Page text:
• rate this

    Comment number 45.

    I'm sure if the Taliban get too strong Karzai will be able to rely on being able to call in a few air strikes. The Afghan Army may not be the strongest Army in the world or even as strong as the Taliban but I don't think they need to be.

  • rate this

    Comment number 44.

    It is NOT all over once we leave.

    Today, 5000 redundancy letters are going out to UK military personel.

    At the same time we are funding/paying for this new bigger Afgan military & Police.

    We are paying to maintain Afgan military that is now bigger than ours, while DECIMATING Brit military to DANGEROUS low levels of personel, just like we did before WWII.


  • rate this

    Comment number 43.

    It didn't work in the days of the Empire, it didn't work for the Russians, it won't have worked this time either.
    Hopefully another hundred years on from now our descendants won't waste their time even trying.
    As the NATO forces leave the "insurgents" will just stroll right back in there. The number of stealth attacks on NATO soldiers by Afghan soldiers proves that beyond doubt.
    Syria next then?

  • rate this

    Comment number 42.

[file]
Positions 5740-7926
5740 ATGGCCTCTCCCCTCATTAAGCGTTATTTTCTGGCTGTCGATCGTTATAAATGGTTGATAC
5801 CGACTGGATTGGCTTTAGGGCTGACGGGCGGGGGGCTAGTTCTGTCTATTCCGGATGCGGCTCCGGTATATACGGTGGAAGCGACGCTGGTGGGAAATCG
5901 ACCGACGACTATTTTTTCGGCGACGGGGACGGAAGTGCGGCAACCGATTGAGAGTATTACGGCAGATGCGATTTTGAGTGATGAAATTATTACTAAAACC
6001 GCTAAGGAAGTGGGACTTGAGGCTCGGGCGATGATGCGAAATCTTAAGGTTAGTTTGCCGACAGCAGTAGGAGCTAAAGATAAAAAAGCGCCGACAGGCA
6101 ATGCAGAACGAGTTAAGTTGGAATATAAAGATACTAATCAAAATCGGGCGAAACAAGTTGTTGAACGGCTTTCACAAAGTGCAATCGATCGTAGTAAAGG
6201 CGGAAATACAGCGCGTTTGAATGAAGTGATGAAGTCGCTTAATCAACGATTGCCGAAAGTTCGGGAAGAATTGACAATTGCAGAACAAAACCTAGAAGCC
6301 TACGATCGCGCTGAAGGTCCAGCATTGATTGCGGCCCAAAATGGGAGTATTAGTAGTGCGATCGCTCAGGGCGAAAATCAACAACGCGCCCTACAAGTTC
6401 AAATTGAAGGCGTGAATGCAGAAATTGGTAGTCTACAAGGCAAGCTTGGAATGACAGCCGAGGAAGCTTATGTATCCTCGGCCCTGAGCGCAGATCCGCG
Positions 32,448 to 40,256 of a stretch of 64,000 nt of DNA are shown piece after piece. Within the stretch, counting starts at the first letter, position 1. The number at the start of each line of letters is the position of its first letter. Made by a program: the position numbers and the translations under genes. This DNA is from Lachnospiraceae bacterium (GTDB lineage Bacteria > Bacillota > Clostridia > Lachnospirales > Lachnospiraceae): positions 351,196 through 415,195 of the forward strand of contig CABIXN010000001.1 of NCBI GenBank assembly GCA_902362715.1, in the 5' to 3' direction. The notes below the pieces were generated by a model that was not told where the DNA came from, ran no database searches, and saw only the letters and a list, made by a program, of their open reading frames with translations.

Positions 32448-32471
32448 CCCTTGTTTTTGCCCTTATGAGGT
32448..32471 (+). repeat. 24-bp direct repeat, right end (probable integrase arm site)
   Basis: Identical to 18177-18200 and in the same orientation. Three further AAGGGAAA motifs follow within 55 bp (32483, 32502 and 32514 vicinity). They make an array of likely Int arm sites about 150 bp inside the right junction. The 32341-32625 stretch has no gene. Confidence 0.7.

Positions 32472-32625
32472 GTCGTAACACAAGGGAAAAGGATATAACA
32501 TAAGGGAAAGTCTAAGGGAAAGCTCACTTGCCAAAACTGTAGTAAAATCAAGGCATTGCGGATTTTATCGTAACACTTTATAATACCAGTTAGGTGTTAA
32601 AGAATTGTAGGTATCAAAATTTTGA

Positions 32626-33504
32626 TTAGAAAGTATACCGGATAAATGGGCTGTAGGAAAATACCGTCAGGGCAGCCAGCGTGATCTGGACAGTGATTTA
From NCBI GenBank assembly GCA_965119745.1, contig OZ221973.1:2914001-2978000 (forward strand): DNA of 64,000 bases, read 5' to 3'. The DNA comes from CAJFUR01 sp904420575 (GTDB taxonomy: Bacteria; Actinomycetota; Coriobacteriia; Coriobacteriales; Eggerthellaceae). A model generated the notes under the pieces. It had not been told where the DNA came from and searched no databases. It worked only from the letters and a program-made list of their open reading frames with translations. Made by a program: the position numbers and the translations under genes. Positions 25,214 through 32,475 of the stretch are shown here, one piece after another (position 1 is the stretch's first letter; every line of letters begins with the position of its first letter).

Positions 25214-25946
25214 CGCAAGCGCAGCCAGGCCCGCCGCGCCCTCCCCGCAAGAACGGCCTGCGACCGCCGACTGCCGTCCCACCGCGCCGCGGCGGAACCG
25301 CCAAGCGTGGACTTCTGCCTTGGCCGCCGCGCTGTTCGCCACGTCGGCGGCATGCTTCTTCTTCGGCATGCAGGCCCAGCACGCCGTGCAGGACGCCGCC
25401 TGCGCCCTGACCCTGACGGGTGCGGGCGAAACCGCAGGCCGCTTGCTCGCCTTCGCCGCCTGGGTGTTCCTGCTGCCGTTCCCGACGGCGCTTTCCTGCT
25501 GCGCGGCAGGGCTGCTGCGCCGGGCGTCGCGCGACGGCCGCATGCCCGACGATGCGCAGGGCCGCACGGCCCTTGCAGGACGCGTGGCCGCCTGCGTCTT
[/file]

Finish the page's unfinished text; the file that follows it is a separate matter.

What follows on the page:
Good luck to the Afghan people and the Army, really hope they can bring stability, it won't be easy as the stories are showing but if they want it enough they will get there.

  • rate this

    Comment number 41.

    It would be great to think that our involvement in Afghanistan was appreciated by those who want to live a peaceful life in a very troubled nation. Perhaps there will be those who are happy to have had foreign troops intervening against aggressive Taliban and Insurgents, but it is likely that many resent their presence. Let us hope that over the next few years stability and peace will come to them

  • rate this

    Comment number 40.

    Please check out a documentary from a former BBC correspondent on youtube on this subject.

    It is a farce, the troops are stoned, high on heroin, frequently abscond and are taking hostages for money.

    This is a total sham!

  • rate this

    Comment number 39.

    Thank goodness, get out quickly.

  • rate this

    Comment number 38.

    Remind me again... why did we go in there and lose thousands of men and women?

  • rate this

    Comment number 37.

    It would be nice to think this is going to work, but unfortunately our governments are somewhat deluded in most things today.

    Well done, we spent 12+ years fighting a war WE DO NOT want to be part of, whilst draining the oil fields dry and protecting the opium fields as instructed by the C.I.A (FACT: read it on Wikileaks).

    So yeah, pat yourself on the back for spreading so called "democracy"